Table of Contents

Return to Workplace Practical Guide During and Beyond COVID-19

Section TwoDownload this section
Physical Health

Looking after physical health remains as important as ever.
Creating a New Routine for Your Working Day


1. Make a plan

Try to structure your day so you can be 100% focused while at work, yet fully disengage when it’s time to switch off. Start work at normal hours. Take breaks as you used to do, to get a drink or a snack. Schedule lunchtime and open the windows (in non-sealed environments) to let in as much daylight and fresh air as possible. And then clock off at the right time for you.


2. Have a designated workspace

One of the biggest challenges when we are working at home is keeping work and personal lives separate. The same can be said for when we are back in the office. We need to be able to mentally at least, open and close our ‘office’ each working day. This may mean simply spreading a sheet or blanket over your workspace, so you can’t look at it during leisure time.


3. Healthy meals

Remember when you were young, and your mum or dad or guardian sent you to school with a nutritious packed lunch? Well, not every day. Nowadays, we tend to rush out to buy a sandwich or a bowl of noodles to eat quickly. The lessons we learned when working from home stand us well now. Preparing a tasty meal in advance – maybe cooking-up a whole batch at once – can pay dividends. The act of preparing and eating meal – even a simple one – can bring great comfort.


4. Maintain contact with colleagues

Social interaction with colleagues did not stop during the outbreak. In today’s world, we are fortunate to have plenty of ways to maintain contact with colleagues based in multiple locations. We can keep it up – checking-in to ensure they are OK.

Exercising When Back at Work

In the same way that we discovered exercises we could do at home, here are ten easy exercises you can do in your workplace, recommended by https://snacknation.com/blog/office-exercises/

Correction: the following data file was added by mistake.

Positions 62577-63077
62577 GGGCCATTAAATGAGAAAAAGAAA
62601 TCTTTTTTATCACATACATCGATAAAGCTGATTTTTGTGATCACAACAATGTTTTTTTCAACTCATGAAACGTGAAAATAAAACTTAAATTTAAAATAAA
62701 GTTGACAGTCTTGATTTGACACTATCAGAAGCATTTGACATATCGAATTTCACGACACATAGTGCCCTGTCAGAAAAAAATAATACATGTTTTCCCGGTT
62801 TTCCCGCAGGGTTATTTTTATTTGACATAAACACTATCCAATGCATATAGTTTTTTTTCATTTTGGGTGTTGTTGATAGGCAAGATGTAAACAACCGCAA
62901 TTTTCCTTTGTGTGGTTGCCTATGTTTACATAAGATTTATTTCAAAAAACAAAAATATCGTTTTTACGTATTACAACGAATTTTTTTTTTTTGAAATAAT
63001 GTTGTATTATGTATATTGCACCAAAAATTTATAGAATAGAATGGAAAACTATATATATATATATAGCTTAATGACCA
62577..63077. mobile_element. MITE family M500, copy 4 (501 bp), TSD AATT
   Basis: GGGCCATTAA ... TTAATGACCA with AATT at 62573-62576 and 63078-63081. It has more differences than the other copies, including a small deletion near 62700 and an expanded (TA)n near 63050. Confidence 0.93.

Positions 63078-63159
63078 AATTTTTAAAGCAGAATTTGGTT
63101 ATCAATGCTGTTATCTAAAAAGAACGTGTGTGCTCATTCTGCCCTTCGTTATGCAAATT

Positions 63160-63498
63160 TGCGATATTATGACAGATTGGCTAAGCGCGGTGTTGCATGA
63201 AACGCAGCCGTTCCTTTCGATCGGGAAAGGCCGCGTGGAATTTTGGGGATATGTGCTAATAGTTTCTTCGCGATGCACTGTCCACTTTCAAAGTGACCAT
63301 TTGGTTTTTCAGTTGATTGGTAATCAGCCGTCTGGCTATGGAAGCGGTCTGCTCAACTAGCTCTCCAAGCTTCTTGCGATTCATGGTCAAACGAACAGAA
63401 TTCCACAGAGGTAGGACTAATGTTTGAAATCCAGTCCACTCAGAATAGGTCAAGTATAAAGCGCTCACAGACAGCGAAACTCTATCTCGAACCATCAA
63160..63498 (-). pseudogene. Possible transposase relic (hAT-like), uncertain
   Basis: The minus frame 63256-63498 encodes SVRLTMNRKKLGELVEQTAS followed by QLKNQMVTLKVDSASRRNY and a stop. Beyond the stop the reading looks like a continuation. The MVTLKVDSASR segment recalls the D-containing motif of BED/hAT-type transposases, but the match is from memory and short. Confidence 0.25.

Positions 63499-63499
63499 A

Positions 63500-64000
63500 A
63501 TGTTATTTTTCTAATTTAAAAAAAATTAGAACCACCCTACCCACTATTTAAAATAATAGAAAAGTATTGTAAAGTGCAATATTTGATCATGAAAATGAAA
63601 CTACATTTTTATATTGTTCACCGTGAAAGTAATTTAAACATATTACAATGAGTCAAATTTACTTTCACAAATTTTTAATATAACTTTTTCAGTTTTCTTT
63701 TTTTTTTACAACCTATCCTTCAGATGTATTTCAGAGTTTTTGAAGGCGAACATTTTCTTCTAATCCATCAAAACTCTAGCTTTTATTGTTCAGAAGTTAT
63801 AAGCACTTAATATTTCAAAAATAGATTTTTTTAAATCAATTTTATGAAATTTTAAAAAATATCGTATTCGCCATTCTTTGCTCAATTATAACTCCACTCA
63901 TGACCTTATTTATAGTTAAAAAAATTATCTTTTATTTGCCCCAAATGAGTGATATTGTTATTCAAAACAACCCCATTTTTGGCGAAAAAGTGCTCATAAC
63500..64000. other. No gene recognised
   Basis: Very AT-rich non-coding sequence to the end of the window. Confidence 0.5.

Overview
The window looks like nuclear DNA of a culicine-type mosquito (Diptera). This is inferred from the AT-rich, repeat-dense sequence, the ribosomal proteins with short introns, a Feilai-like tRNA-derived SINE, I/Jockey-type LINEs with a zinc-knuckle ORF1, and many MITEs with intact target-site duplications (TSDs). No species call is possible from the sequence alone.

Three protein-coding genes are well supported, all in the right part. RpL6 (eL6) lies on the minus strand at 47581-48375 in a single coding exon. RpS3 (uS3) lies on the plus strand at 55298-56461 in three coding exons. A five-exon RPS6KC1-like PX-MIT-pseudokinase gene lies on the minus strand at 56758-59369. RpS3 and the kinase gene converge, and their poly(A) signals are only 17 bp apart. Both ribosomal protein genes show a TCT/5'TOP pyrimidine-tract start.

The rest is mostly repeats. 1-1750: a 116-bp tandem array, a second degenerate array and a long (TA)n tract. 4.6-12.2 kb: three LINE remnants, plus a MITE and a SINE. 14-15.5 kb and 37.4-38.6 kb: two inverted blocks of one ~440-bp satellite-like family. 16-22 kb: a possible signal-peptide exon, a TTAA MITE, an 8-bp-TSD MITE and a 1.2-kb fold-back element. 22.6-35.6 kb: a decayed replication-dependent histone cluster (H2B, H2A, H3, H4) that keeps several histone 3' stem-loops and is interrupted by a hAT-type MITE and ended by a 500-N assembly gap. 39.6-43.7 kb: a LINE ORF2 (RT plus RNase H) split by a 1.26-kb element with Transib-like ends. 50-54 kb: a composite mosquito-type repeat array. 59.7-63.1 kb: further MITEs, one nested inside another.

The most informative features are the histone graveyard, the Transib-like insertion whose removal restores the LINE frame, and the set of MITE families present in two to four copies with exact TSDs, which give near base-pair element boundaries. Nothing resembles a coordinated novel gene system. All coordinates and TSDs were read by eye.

Upper Body


1. Triceps Dips

To do this move, you’ll need a stationary (not wheeled!) chair. Sit at the front of the chair, with both hands facing forward. Place palms flat on chair, bend your elbows straight back, and lower yourself straight down several inches, keeping your back as close to the chair as possible. Then straighten your arms to rise back to start. Complete 20 dips.


2. Arm Pulses

These work your triceps and help stretch out your shoulders. Stand up at your desk with arms by your sides and palms facing behind. Pulse the arms backward for 20 seconds, keeping arms as long and straight as possible.


3. Arm Circles

This move gives new meaning to the term “circle back.” Stand with feet shoulder-width apart, arms extended straight out to sides at shoulder height. Move your arms in a small backward circle. Do 20 times in this direction, switch directions, and repeat.


4. Desk Push-Ups

First things first: Make sure your desk is sturdy enough to support your bodyweight! Then, take a few steps back, so you can place your hands flat on your desk, a little wider than shoulder-width. Lower yourself down toward your desk, keeping your core tight. Then push back up until arms are straight but not locked. Try to do 20 reps.


5. Wall Push-Ups

Here’s a modified version of the desk version. Stand a few steps from a wall and lean toward it, placing your hands flat and wider than your shoulders. Lower yourself down toward the wall, keeping your abs tight to maintain a straight line from your head to your toes, then push back up until your arms are straight (but not locked). Complete 20 reps.

Lower Body


6. Chair Squats

These are useful exercises which can be done at any time, between meetings, on a call, any time. All you have to do is stand up from your chair, lower your body back down, stopping right before you sit back down. (Keep your weight in your heels to work those glutes). Then stand back up again. Repeat 10 times.


7. Standing Rear Pulses

Holding the edge of your desk for support, bend one leg behind you, flexing the foot. Raise your heel up a few inches, then release slightly and press your foot directly back behind you. Continue to alternate between lifting your heel up, then pressing it back. Do 20 to 30 reps, then switch sides.


8. Pretend to use a skipping rope/span>

Hop on both feet at once – or alternate if you need to modify. You can up the intensity by moving your arms as if you were holding a rope.


9. Calf Raises

Stand up behind your chair and hold on for support. Raise your heels off the floor until you are standing on your toes. Slowly lower yourself back to the floor. Do 3 sets of 10.


10. Wall Sits

Slide your back down a wall until your hips are at the same level as your knees and your knees are together at 90-degree angles. Maintain the position for 30 to 60 seconds, then release. Aim for 15 reps.